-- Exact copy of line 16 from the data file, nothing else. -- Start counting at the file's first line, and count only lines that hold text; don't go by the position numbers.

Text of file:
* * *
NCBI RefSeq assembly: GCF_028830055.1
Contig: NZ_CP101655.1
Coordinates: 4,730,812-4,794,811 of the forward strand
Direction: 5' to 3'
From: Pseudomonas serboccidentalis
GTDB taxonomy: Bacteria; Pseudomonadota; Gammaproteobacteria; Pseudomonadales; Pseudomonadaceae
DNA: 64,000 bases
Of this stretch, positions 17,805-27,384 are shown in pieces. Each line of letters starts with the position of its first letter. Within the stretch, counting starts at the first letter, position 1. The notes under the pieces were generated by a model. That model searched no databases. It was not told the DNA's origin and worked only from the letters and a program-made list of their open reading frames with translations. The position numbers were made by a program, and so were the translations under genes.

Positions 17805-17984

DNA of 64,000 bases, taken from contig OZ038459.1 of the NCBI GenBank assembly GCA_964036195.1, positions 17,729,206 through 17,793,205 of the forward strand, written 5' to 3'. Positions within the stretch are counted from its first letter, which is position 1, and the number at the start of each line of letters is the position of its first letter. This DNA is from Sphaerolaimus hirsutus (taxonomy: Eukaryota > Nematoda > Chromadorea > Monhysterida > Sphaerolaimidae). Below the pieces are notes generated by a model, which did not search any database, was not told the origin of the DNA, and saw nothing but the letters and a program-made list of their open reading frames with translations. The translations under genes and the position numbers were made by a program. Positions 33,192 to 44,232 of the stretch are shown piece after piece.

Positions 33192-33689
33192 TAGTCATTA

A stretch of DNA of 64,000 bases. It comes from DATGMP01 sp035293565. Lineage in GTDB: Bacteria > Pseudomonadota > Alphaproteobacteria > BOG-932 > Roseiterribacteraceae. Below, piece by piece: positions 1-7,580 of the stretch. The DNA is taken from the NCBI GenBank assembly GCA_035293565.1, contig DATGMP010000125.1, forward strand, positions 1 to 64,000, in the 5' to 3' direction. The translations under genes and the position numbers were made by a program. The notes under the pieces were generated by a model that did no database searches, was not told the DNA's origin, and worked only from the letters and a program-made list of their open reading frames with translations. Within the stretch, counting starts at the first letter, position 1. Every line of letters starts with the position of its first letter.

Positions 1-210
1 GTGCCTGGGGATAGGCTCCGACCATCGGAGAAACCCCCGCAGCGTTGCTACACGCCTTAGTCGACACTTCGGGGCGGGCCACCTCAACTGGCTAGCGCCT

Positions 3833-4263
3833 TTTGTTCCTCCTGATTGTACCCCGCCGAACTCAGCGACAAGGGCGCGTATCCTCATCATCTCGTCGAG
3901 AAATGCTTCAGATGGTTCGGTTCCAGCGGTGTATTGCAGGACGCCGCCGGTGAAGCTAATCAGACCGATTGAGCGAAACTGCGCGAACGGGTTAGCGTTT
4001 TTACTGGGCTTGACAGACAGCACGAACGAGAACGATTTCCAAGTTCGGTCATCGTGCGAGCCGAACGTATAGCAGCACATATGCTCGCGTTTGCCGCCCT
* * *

Positions 3833-4263